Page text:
There's a big difference between not useful to them and useful just for OSX. Valve helping driver development is not useful just to Valve, while Apple contributing a BSD licensed Objective-C wrapper to KHTML is useful just to Apple.
Originally Posted by ChrisXY
If you create a GPL-derived work, you either GPL your modifications, or you are in violation of the GPL. They can keep their code non-GPL, but the consequence of them doing so puts them in violation of the GPL and the holders of the Linux copyrights will terminate their license to distribute Linux.
Originally Posted by pingufunkybeat
Well obviously GPL is incompatible with DRM as GPL explicitly state that you may make as many copies as you want of said software while Apple enforces an artificial limit on how many copies you may make.
Originally Posted by deanjo
Still Microsoft solved this by simply stating that an OSI licence will take precedence over Microsofts own licence terms in their app store, so GPL is no problem there. Apple could do the same but they haven't.
RedHat will be holding a Suiance
"Quick put a hundred in the box, we need to grease the snitch!"
I took a second look at the Android graphics stack situation, specifically with regard to my LG Optimus V. It seems that the userland drivers are blobs. It also seems that the bit needed for video acceleration is a blob. Various Android hackers have claimed that it is a kernel component, but none of them have replied to my requests for information. These were not recent requests. After your reply, I poked around to try to find out what they did not tell me, but unfortunately, the graphics stack is not my area, so that did not end well. Anyway, you are right that things are not as bad as I made them sound. However, we still have blobs in the graphics stack and they are still a pain. As far as I know, few of these companies have released programming documentation, so even if we did have source code, most of us would be unable to do anything more than trivial fixes. Programming documentation is what we really need, but sadly, no license requires that. I am not even sure if it is possible for a license to require it.
Originally Posted by airlied
I did look into the reported matter a little more. First off, when companies refuse to release source code, it is usually because they would lose customers if others could review the code. In this situation, the code involved has an open source version called LIO (as was reported) and unfortunately, LIO appears to lack barrier support. I examined the code earlier this year after a user in IRC reported data loss and I could not find any hint of barrier support. Maybe I did not look hard enough, but I read enough code to convince myself that it was not there. Unless I am wrong, anyone using LIO is putting their data at risk until barrier support is implemented. Anyway, Redhat feels that the proprietary version puts them at a disadvantage, which is the only reason anyone cares:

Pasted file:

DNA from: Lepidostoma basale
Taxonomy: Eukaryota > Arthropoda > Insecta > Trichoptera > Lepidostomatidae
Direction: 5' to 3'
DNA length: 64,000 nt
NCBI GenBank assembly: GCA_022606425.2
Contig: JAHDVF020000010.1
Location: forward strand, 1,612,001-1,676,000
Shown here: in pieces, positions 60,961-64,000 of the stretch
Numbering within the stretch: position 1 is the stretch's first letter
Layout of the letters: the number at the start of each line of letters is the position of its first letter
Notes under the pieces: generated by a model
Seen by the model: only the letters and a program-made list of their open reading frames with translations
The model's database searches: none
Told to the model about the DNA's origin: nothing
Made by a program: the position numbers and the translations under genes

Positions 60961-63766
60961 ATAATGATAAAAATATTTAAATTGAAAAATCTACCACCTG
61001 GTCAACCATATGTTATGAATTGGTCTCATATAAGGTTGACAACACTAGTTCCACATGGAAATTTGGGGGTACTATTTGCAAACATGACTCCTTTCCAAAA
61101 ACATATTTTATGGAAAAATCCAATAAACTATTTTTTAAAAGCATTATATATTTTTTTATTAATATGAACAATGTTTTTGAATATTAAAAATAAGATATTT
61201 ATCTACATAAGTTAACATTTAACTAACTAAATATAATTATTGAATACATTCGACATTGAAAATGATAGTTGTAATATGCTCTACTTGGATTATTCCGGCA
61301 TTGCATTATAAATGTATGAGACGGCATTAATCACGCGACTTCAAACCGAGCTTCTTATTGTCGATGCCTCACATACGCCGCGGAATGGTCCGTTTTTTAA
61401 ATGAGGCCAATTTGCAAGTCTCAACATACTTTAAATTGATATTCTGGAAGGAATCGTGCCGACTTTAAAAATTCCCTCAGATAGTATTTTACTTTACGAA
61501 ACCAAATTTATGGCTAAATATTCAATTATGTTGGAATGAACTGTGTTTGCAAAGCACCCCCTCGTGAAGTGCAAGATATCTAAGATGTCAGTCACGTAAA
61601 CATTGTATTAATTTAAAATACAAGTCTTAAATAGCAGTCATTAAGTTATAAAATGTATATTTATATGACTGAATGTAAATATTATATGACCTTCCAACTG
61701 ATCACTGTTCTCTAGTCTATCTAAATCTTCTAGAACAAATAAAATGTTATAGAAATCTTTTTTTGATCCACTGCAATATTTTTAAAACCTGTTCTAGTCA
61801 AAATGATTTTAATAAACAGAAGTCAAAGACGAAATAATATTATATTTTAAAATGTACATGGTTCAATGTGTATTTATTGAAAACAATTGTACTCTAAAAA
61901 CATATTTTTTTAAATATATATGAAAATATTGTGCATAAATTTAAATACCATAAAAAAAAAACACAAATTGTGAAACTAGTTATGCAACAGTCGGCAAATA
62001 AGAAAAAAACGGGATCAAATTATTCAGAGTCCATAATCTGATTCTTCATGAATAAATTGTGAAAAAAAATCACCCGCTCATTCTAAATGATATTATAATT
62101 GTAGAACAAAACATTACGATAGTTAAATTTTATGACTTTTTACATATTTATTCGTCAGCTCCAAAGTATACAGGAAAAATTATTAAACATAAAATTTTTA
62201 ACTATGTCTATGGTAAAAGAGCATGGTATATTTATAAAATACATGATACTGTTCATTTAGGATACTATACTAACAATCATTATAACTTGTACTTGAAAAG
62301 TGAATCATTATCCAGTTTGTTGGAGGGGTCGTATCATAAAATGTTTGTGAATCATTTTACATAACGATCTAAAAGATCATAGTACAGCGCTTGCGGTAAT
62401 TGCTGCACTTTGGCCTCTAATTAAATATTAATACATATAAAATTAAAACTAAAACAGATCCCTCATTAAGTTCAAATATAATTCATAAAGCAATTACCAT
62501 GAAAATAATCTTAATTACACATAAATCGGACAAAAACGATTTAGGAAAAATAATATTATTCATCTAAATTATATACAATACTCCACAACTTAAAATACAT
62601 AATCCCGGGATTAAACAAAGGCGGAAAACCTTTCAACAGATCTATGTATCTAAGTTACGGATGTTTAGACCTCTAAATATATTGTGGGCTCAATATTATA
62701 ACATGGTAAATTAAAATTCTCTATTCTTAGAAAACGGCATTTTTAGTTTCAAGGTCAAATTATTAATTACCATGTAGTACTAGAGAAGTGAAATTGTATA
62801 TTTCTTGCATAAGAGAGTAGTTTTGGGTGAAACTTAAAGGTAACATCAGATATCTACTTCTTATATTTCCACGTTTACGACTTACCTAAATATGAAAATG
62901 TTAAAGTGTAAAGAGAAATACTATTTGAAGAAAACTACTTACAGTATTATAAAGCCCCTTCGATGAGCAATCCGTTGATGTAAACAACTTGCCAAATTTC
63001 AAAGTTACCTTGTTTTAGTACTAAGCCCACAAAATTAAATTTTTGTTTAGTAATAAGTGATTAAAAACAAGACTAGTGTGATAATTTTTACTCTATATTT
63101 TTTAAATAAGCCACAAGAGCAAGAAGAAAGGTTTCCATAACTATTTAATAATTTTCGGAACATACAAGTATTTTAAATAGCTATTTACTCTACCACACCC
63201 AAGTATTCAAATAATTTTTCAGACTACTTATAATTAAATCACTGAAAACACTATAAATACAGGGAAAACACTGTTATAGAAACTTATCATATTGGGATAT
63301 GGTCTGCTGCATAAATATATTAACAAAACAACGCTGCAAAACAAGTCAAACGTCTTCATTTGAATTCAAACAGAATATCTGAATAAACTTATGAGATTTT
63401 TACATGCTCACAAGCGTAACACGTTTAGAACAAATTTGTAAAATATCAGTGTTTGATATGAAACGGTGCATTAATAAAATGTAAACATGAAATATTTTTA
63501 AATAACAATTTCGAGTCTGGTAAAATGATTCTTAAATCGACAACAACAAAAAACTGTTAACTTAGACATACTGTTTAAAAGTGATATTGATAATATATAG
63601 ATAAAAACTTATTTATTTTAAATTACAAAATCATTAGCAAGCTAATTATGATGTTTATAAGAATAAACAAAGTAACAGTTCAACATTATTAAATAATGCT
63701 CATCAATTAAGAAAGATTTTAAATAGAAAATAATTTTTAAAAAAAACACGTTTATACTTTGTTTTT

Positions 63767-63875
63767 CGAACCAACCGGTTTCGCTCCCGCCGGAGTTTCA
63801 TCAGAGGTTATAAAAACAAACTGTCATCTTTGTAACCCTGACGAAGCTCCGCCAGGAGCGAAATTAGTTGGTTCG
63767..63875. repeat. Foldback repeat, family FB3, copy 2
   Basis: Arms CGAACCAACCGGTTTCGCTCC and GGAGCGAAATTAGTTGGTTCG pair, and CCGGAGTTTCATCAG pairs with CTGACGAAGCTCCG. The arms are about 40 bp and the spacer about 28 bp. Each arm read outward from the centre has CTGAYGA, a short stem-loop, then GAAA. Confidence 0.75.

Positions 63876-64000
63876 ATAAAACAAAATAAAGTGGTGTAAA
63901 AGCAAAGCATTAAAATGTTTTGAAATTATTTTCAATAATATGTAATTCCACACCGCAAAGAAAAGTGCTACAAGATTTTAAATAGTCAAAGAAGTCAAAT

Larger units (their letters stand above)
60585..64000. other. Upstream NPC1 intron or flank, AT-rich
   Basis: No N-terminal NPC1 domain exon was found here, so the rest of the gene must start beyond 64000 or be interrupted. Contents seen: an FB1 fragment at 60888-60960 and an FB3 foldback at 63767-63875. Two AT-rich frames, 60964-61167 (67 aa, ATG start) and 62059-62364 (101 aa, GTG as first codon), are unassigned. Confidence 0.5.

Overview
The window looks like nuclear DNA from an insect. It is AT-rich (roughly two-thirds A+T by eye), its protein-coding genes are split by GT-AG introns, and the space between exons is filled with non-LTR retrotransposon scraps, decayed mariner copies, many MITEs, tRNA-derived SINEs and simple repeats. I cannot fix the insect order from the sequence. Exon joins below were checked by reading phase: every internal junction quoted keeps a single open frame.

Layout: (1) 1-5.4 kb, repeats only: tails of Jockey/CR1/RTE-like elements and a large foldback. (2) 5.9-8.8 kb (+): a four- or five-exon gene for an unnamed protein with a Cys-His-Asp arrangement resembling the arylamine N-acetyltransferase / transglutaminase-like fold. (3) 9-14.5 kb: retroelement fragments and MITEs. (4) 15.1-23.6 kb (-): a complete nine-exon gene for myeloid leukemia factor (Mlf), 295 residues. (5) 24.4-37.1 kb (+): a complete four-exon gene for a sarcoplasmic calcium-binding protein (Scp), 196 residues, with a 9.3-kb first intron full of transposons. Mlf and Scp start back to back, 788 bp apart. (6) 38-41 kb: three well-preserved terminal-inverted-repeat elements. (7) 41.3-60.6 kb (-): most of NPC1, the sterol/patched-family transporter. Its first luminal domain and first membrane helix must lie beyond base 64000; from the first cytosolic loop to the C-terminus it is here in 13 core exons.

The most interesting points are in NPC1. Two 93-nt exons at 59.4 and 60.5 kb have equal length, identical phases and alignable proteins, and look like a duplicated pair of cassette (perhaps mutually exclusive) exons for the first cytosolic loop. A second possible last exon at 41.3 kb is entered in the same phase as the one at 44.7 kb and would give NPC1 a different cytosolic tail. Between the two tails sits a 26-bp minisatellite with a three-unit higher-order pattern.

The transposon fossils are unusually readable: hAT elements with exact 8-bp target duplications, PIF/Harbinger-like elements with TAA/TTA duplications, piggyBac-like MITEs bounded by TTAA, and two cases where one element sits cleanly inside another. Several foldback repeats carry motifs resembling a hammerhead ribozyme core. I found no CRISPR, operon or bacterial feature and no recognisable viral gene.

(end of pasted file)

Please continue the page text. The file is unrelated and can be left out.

With that said, it would be nice if someone would get programming documentation for the networking hardware used by the Asus RT-N66U. I know for a fact that it uses a binary kernel module because I spent days tearing apart the published firmware in an attempt to port Gentoo to the router. I shelved the port because hacking around the 11MB binary blob took too much time. As I recall, the blob required special attention from userland in order for the networking stack to function properly. I doubt that I would have time to fix something that broken even if I had the code. Programming documentation would be nice because then multiple people could work together to make something that I could package in Gentoo without breaking virtually every QA rule that I know.
Last edited by ryao; 11-15-2012 at 01:37 AM.
You don't have to GPL your modifications, you can release them under any FSF aproved licence. That includes some BSD licences among others.
Originally Posted by Syke
But you can't use any other copyleft license (like CDDL).
Originally Posted by Ansla
And compiled binary is under GPL.
There are LGPL and eCos that are copyleft and compatible with GPL.
LE: about the "compiled binary", if you are refering to a distinct kernel module or so, then no, it's under the license you choose, if the code you wrote is linked togheter with the GPL code the resulting binary is under BOTH lincences.
Last edited by Ansla; 11-15-2012 at 09:13 AM.
Any GPL-compatible license. The FSF does approve of some GPL-incompatible licenses under some circumstances (e.g. for APSL 2.0 "We recommend that you not use this license for new software that you write, but it is ok to use and improve the software released under this license.").
Originally Posted by Ansla